Watching 1939: Full Confession (1939)

In 2011, I announced I was trying to see every film released in 1939. This new series chronicles films released in 1939 as I watch them. As we start out this blog feature, this section may become more concrete as I search for a common thread that runs throughout each film of the year. Right now, that’s difficult. 

1939 film:
Full Confession (1939)

Release date:
Sept. 8, 1939

Victor McLaglen, Sally Eilers, Joseph Calleia, Barry Fitzgerald, Elisabeth Risdon, Pamela Blake (as Adele Pearce), Malcolm ‘Bud’ McTaggart, George Humbert (uncredited)

RKO Studios

John Farrow

Near Christmas, Pat McGinnis (McLaglen) kills a police officer during an attempted robbery, but then is is arrested for stealing a fur coat (to throw police off the trail of his other crime) and sent to prison for the theft. Months later, night watchman Michael O’Keefe (Fitzgerald) is arrested for being drunk and disruptive while celebrating his son’s wedding. While arrested, police hold O’Keefe for the murder of a police officer who was shot with his gun, which also had his fingerprints on it. While McGinnis is working toward parol, O’Keefe is going to be sent to the electric chair. Priest Father Loma (Calleia) tries to help both men, receives a confession that could help O’Keefe, but struggles with his religious ethics of sharing that confession or not.

1939 Notes:
• Victor McLaglen was in eight films released in 1939.
• John Farrow directed six films released in 1939.
• Joseph Calleia was in five films released in 1939.
• Barry Fitzgerald was in three films released in 1939.
• Sally Eilers was in two films released in 1939.

Other trivia:
• Originally set to be star Chester Morris.
• Lucille Ball was considered for the female lead.
• Pamela Blake is billed as Adele Pearce.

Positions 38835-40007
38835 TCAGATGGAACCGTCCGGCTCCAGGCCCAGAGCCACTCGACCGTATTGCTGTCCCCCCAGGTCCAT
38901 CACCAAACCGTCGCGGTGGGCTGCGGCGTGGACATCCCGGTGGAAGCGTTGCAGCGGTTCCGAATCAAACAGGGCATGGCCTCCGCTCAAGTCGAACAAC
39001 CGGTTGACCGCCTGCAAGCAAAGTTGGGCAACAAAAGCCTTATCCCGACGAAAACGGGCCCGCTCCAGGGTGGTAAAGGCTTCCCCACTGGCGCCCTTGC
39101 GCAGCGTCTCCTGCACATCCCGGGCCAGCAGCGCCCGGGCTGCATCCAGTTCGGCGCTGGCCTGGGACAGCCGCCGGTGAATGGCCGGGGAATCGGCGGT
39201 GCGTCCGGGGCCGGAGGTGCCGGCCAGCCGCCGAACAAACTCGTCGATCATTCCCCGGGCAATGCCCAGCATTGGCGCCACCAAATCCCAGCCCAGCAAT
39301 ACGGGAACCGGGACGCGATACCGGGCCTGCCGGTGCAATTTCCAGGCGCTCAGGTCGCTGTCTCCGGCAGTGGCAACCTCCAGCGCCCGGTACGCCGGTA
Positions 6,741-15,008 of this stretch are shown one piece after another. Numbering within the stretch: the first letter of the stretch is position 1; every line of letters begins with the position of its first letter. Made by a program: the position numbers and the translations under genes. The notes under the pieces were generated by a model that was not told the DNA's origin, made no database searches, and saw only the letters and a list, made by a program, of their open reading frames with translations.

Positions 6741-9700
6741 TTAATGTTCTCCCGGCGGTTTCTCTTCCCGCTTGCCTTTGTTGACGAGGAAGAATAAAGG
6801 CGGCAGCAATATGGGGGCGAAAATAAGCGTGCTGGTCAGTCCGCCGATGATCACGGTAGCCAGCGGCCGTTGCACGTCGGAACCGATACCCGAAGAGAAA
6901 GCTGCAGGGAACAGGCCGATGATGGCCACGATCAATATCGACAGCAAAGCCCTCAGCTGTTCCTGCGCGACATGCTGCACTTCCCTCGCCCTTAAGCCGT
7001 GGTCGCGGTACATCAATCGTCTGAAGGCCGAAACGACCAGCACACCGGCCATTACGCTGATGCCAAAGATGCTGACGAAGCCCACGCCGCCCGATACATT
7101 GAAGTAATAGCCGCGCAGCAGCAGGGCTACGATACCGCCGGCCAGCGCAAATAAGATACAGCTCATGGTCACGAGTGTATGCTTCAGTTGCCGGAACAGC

My review: Searching for the “1939 feature”:
Who has the higher power: the law or God?

That is what a priest, Father Loma grapples within “Full Confession” (1939).

In the film, Pat McGinnis, played by Victor McLaglen, attempts a robbery and kills a police officer. The officer was killed with the gun that belonged to nightwatchman, Michael O’Keefe, played by Barry Fitzgerald. Michael is wrongly accused for Pat’s crime, and goes to jail. After Michael is found guilty and faces the electric chair, Father Loma, played by Joseph Calleia, receives a confession from Pat saying he committed the crime.

Father Loma is conflicted if he should report the confession to the police, which would violate his sacrament as a priest, or if he should keep the confession confidential.

It isn’t often that audiences have the opportunity to see Joseph Calleia play a good guy. Often times, he plays a gangster or criminal, but here he plays a priest.

Victor McLaglen’s rough character is similar to many of his other roles, but he is less likable than he is in other films. Mainly because he is going to let sweet Barry Fitzgerald take the rap for him.

Sally Eilers isn’t a very memorable leading lady, but her role isn’t very large. Her role is more of the tortured girlfriend of criminal McLaglen.

“Full Confession” is only 76 minutes long and isn’t a very large budget film, but it poses an interesting question for Joseph Calleia’s priest character. The mood of the film is similar to an earlier Victor McLaglen film, The Informer (1935).

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